We evaluated chemokines, their receptors and TLR expression in maternal monocytes and in Swan-71 cells before and after bidirectional interaction. Trophoblast cells were cultured in a 24-well flat bottom polystyrene plate in complete DMEM 10% FCS. When the cells reached 70% confluence LPS (10 µg/ml), PGN (10 µg/ml) or poly [I:C] (10 µg/ml) were added and then 0.4 µm inserts containing isolated monocytes (2.5×105 cells/insert) (BD Falcon cell culture inserts) were fitted. After 24 hours, supernatants were collected for IL-1β and TNF-α determination, monocytes recovered from the upper compartment and trophoblast cells from the lower compartment to determine chemokine and chemokine receptor expression by RT-PCR. Briefly, total RNA was isolated following manufacturer recommendations with Trizol reagent (Life Technologies, Grand Island, NY, USA), cDNAs were generated from 1 µg or RNA using a MMLV reverse transcriptase, RNAsin RNAse inhibitor and oligodT kit (Promega Corporation, Madison, WI, USA) and stored at −20°C for batch analysis. The sample volume was increased to 25 µl with the solution containing 50 mM KCl; 10 mM Tris (pH 8.3); 1.5 mM MgCl2; 0.1 µM forward and reverse primers (described in table 1) and 1 U Taq polymerase in a DNA Thermocycler (PerkinElmer/Cetus, Boston, MA, USA). The primers and the thermal profile were selected with PrimerBlast software ( The corresponding PCR programs are described in Table 2. PCR products were electrophoresed through a 2% ethidium bromide-stained agarose gel, visualized by transillumination and scanned. Densitometry was performed using ImageJ 1.47 software (NIH, USA) and results expressed as arbitrary units normalized to GAPDH expression.

Measurement of Cytokine Production by ELISA

Swan-71 cell line at 70% confluence (2×105 cells/well) and purified CD14+ cells (2.5×105 cells/well) were cultured in a 24-well polystyrene plate in complete DMEM 10% FCS stimulated or not with LPS (10 µg/ml), PGN (10 µg/ml), or poly [I:C] (10 µg/ml). Alternatively, Swan-71 cells and CD14+ cells were co-cultured using 0.4 µm pore transwell system as previously described with the different stimuli. After 24 hours, supernatants were collected, centrifuged, and analyzed for the presence of IL-1β and TNF-α by ELISA (R&D System, MN, USA).

Statistical Analysis

Statistical significance was determined using Wilcoxon test, a non-parametric paired t-test, for comparing monocytes with or without co-culture. For those assays that involved multiple stimuli comparisons to the basal condition, we used the Friedman test, a non-parametric matched ANOVA, followed by Dunn’s post-test. Statistical analysis was performed using GraphPad Prism5 (GraphPad, San Diego, CA, USA) and p-value<0.05 was considered significant.


Trophoblast Cells Condition Maternal CD14+ Cell Profile

We first explored the maternal CD14+ cell profile after interaction with trophoblast cell line Swan-71. Figure 1A shows no modulation of co-stimulatory molecule CD80, characteristic marker of pro-inflammatory stimulation, on monocytes that have interacted with trophoblast cells (educated monocytes). On the other hand, trophoblast cell co-culture significantly increased CD14+CD16+ and CD14+CD39+ expression. CD16 is the FcγRIII, a marker associated with a regulatory macrophage profile [14] and CD39 is a surface enzyme that was proposed as self-limiting for macrophage pro-inflammatory activation based in its rapid catabolism of endogenous ATP into adenosine [24]. This phenotype profile was accompanied by changes in CD14+ cell functional profile with increased IL-10 synthesis but not of IL-12 after the interaction with Swan-71 cells (Figure 1A). IL-1β and TNF-α were then quantified in supernatants collected after 24 hours of co-culture between trophoblast cells and monocytes. Figure 1B shows a significant reduction in the secretion of both inflammatory cytokines.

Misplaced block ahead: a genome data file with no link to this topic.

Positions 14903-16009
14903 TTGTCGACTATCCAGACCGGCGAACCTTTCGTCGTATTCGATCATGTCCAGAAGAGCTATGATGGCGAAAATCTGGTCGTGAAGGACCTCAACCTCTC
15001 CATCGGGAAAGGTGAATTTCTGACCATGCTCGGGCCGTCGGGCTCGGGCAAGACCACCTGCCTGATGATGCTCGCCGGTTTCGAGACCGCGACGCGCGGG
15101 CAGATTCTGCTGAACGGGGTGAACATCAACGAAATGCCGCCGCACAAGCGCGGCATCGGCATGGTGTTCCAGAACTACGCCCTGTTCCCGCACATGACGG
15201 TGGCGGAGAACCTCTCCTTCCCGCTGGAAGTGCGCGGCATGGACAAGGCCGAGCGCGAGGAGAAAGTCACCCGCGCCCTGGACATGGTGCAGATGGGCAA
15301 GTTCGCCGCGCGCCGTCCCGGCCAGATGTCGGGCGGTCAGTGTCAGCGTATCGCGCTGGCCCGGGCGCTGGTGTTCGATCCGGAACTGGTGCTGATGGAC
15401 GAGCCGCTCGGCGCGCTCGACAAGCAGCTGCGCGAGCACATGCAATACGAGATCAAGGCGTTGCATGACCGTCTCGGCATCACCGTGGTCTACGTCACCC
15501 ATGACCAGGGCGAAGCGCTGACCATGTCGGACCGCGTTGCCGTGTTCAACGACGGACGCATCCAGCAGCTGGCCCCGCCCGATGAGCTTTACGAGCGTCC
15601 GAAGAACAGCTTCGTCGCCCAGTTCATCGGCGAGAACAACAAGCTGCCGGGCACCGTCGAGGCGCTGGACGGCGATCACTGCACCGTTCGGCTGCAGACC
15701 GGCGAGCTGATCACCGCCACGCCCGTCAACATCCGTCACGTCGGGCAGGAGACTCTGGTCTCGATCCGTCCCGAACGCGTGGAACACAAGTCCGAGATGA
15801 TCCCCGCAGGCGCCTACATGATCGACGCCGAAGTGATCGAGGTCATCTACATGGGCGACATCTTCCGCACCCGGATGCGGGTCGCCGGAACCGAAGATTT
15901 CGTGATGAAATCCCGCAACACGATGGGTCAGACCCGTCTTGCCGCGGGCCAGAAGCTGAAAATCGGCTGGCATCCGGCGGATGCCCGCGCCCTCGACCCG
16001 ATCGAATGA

Figure 1. Trophoblast cells induce and alternative profile on maternal CD14+ cells.

Maternal monocytes purified by magnetic beads were cultured or not with Swan-71 cells at 70% of confluence in a 24 well flat-bottom plate. After 24 hours of culture, cells were recovered by TrypLE treatment and CD80, CD16, CD39, IL-12 and IL-10 were quantified by FACS on CD14+ gate (A). Results are expressed as fold increase of the MFI of the marker of interest relative to its isotype control (mean ± SEM) (*p<0.05, Wilcoxon test). Figure also shows a representative histogram of 3 independent experiments. At the same time, supernatants were recovered and TNF-α and IL-1β were quantified by ELISA (B). Results are expressed as mean ± SEM pg/ml from 3 independent experiments (*p<0.05, Wilcoxon test).

Trophoblast Cells Prevent Inflammatory Cytokine Release by CD14+ Cells Under PAMP Stimulation

Since trophoblast interaction promoted the expression of an alternative activation profile in CD14+ cells, we next investigated the effect of PAMP stimuli on their cytokine secretion profile. Swan-71 cells were cultured in the absence or presence of LPS, PGN or poly [I:C] resembling bacterial and viral stimulation in the lower compartment, and purified monocytes were added to the upper compartment. After 24 hours supernatants were collected and IL-1β and TNF-α production quantified by ELISA. As shown in Figures 2A and 2B, significantly lower production of TNF-α and IL-1β was produced by CD14+ cells under trophoblast conditioning in comparison with non co-cultured cells, suggesting that trophoblast cells can regulate pro-inflammatory cytokine production at early stages of stimulation.

Figure 2. Trophoblast cells prevent inflammatory cytokine release by CD14+ cells under PAMP stimulation.